Termites will also leave behind waste materials. Termite feces is similar in color to wood but is often darker in hue and shaped like a pellet. 

A final indicator is the detection of a termite nesting ground. Infestations of a subterranean nature are evidenced by a network of tunnels comprised of mud. Pest invasions in drywood will be revealed by a constructed nest inside a wooden beam or object. 

  • Identify the type of termite in the home

The two main types of termites that are the culprits behind infestations are subterranean and drywood termites. Subterranean termites prefer to inhabit dirt regions and wood while drywood termites make their homes in wooden habitats only. Drywood termites have a preferred locale, favoring areas of the country that experience warm temperatures and in states that are nestled along coastal regions. Subterranean termites will thrive in any environment and will inhabit any region.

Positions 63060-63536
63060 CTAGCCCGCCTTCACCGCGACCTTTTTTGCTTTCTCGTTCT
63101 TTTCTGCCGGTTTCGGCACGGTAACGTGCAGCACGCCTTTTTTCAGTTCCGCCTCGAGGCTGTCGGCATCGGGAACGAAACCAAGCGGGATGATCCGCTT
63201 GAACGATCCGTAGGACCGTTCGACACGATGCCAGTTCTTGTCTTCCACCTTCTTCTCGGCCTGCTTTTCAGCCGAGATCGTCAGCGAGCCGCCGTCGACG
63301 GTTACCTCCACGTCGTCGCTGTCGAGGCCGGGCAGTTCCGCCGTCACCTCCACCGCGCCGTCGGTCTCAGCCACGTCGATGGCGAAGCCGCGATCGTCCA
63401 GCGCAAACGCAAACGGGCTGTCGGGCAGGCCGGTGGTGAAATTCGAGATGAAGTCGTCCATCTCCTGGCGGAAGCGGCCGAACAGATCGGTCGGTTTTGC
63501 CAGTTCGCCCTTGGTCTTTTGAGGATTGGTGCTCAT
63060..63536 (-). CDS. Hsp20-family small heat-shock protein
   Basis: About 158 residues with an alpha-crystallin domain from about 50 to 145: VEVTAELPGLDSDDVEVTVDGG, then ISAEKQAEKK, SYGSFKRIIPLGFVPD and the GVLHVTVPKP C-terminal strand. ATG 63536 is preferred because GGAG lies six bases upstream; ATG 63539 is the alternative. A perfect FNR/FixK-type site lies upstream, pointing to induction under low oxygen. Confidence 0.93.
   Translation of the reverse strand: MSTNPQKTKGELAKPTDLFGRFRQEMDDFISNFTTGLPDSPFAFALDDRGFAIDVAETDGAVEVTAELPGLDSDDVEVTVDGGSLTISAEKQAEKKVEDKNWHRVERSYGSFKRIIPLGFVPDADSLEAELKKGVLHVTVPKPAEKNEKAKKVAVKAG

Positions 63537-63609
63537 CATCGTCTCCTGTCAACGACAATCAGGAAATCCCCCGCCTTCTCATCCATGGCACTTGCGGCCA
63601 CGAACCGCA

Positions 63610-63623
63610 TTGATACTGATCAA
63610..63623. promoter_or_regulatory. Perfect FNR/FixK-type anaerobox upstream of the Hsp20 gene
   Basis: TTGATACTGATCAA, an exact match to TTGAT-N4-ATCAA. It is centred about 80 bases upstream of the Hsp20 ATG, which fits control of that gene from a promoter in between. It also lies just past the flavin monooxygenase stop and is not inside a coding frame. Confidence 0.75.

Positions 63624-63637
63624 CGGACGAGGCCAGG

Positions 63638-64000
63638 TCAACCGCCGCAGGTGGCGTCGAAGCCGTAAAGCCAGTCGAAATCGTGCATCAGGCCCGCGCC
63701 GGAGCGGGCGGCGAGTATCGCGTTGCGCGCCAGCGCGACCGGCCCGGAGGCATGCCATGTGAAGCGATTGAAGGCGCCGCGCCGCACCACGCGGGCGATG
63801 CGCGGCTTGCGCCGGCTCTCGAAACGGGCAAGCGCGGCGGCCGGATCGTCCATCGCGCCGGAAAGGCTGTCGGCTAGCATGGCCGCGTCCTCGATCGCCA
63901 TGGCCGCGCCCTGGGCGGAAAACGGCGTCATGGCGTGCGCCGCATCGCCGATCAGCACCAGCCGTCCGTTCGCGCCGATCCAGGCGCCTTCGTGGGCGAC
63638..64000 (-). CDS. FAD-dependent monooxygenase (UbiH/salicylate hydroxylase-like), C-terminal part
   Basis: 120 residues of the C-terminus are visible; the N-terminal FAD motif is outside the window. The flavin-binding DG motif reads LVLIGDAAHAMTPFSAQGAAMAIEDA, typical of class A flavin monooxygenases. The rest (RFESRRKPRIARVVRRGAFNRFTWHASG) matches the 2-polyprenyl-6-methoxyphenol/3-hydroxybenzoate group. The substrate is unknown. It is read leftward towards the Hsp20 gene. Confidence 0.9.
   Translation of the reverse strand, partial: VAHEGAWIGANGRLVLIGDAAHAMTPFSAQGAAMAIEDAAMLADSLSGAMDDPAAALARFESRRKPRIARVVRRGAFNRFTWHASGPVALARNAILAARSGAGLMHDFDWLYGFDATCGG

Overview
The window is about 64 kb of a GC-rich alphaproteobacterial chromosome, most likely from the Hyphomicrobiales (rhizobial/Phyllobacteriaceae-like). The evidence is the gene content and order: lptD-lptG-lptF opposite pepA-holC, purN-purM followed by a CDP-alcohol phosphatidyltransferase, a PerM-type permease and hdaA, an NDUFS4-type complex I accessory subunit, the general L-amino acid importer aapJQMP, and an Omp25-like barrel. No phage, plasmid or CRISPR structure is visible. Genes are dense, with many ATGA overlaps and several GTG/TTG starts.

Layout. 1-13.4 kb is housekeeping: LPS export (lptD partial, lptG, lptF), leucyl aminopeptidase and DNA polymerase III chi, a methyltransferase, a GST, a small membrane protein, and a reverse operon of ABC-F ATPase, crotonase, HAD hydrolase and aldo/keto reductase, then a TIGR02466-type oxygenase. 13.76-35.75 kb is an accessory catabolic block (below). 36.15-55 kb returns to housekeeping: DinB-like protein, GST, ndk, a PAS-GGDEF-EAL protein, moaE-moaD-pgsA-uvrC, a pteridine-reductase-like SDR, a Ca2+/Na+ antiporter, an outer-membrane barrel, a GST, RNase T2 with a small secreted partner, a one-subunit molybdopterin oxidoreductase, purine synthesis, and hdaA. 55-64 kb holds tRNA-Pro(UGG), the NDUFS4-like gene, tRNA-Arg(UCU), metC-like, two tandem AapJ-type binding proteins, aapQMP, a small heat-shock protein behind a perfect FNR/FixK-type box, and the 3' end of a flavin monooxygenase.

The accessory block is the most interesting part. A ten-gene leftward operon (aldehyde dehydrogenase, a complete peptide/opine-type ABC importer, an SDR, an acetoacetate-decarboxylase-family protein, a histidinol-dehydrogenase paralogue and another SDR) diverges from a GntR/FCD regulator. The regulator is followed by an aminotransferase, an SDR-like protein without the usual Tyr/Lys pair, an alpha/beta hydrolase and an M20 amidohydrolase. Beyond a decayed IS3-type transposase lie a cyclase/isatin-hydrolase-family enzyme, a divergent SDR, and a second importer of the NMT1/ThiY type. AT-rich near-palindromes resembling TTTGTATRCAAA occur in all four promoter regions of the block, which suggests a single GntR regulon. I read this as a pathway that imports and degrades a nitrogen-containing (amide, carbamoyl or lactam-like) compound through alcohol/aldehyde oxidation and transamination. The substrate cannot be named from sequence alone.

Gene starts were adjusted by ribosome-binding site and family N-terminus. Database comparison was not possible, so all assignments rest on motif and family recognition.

Though both types of termites are destructive, it is the subterranean variety that causes the most concern. Determining the type of termite affecting a home is critical as extermination methods differ according to the variety of the insect. 

  • Choose a method of extermination 

There are many different home remedies that are reported to eliminate termite infestations. The severity of the problem will determine their efficacy.

Among the treatment options, homeowners can attempt are boric acid sprays of the affected area, cardboard traps, and the use of beneficial nematodes, a type of worm species that gains its nutrition from ingesting termites. Most often, professional pest control services are required to return a home to its former termite-free existence.